While we are talking about tortillas, let me share with you this idea I got from a friend of mine. Her son loves these PB&J Roll-Ups.

 Isn't this a brilliant spin on the boring Peanut Butter and Jelly Sandwich?

I used smooth peanut butter and grape jelly.

Spread peanut butter on one half, and jelly on the other.

If you have fresh fruit, chop it up and add it right on top. Bananas would be great on this tortilla roll up with the peanut butter.

Peanut butter and bananas just go togethe,r don't they?

I thought of several things to do with bananas. They freeze really well! Just peel them first and then place in the freezer. If you stuck a Popsicle stick out the bottom first and then froze it I bet frozen banana on a stick would be a fun treat on a hot summer afternoon. You could dip it in melted chocolate or peanut butter.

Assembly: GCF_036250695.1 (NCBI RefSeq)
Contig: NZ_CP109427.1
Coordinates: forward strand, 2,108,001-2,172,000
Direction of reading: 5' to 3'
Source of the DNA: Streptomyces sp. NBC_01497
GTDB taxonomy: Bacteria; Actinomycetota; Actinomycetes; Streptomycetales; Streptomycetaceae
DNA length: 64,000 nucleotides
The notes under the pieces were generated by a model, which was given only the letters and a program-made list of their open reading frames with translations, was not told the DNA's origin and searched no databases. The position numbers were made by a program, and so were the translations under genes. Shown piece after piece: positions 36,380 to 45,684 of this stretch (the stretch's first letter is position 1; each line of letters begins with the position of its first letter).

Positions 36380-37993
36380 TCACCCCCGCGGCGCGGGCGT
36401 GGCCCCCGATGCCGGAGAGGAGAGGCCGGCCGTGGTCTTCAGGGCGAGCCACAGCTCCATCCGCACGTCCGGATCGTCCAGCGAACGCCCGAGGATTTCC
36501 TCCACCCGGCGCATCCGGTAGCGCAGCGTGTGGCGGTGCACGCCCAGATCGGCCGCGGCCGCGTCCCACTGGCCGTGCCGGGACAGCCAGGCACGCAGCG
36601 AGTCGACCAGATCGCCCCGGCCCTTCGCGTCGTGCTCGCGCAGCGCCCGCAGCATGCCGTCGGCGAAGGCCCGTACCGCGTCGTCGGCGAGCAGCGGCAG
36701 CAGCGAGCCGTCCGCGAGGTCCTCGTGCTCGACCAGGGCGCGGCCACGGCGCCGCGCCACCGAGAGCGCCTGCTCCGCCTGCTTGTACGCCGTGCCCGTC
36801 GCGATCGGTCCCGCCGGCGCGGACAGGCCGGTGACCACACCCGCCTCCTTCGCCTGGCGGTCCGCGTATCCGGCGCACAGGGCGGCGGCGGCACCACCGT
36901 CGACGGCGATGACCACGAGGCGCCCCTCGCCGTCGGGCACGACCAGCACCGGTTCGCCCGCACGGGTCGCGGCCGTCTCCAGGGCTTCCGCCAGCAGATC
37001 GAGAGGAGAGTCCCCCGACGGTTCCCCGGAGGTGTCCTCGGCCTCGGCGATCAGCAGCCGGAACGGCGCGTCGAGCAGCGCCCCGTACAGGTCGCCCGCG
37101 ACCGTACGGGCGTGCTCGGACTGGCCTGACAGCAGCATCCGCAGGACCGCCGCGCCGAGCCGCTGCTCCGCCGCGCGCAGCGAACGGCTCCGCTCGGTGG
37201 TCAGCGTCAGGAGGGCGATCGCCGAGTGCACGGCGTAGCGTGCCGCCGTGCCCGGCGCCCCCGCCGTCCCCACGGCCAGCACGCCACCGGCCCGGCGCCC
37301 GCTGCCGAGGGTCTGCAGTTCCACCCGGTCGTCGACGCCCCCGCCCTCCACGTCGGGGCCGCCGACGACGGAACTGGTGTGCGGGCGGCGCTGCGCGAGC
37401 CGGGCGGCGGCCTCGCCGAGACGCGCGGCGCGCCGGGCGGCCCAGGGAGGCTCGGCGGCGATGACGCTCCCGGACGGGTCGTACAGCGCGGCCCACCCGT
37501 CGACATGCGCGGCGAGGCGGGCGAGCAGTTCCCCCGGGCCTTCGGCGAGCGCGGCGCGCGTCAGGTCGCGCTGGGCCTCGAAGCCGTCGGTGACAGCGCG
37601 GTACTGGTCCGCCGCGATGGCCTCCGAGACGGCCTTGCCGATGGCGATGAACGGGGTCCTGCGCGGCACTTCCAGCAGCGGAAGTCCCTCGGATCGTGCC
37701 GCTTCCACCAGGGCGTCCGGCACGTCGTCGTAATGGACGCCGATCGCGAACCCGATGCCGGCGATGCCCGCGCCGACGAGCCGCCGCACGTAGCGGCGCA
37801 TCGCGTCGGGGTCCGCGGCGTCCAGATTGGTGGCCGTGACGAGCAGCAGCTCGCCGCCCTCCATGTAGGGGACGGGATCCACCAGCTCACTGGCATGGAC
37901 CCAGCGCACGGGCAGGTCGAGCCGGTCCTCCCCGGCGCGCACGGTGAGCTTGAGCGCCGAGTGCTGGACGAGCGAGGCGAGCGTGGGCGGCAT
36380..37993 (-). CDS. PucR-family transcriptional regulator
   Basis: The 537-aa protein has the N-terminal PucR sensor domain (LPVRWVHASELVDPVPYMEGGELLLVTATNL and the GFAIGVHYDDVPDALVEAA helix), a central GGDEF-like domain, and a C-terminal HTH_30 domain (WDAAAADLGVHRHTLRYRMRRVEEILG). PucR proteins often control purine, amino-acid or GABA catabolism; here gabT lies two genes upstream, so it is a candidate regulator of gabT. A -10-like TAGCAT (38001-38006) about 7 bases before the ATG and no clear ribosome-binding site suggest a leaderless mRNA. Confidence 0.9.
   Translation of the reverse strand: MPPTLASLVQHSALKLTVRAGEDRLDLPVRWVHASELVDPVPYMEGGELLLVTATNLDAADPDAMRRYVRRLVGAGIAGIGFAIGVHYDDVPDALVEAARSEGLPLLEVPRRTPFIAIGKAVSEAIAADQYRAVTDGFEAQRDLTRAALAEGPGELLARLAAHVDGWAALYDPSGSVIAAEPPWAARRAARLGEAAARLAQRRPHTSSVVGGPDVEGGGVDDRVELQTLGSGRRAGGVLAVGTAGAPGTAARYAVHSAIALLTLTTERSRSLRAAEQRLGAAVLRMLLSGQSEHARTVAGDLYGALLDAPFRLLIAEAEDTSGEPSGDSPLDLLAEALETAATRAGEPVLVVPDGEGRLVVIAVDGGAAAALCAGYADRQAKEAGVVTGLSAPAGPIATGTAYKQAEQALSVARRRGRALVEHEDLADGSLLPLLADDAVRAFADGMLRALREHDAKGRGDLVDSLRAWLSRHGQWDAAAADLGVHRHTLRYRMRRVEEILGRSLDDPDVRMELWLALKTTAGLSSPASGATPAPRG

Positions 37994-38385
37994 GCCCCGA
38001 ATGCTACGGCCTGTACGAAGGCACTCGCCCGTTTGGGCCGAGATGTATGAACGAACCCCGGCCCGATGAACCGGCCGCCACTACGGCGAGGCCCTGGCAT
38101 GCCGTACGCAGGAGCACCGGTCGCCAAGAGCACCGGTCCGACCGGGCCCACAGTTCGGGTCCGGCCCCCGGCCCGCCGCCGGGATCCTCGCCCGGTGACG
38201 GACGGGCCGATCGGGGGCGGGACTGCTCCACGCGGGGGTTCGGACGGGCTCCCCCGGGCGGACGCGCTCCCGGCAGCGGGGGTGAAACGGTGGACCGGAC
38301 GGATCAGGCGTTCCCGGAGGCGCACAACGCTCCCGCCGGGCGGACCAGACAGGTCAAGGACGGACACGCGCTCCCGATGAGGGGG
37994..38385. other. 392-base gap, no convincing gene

I shaved the round bottom off of my banana so it would sit up like a boat.

Next, I carved out a little on top and filled it with peanut butter then stuck whole almonds down the center. I accented my boat with toothpicks...and I call it Pirates of the Banana Boat! You could use anything for "pirates" like raisins or chocolate chips.  I never ate Ants On a Log but my husband remembers eating it as a child. It's a snack made by spreading peanut butter on celery and placing raisins on top. For me, if my mom let me help make it and then gave it a fun name, I would eat it!

I would like your help exploring more healthy snacks for kids, keeping in mind that most of these families in SNAP are working with a very limited budget. Do you have any inexpensive and healthy snacks that you can recommend? Check out what other Austin bloggers have come up with so far.


  1. This is such a great blog post. So informative and personal all in one-thank you for introducing me to the area's programs.

  2. Fantastic Post-Thank you so much for sharing your own story as well.

  3. Mandy -- Your post is touching on so many levels. Thank you for sharing info about this project with such a personalized perspective.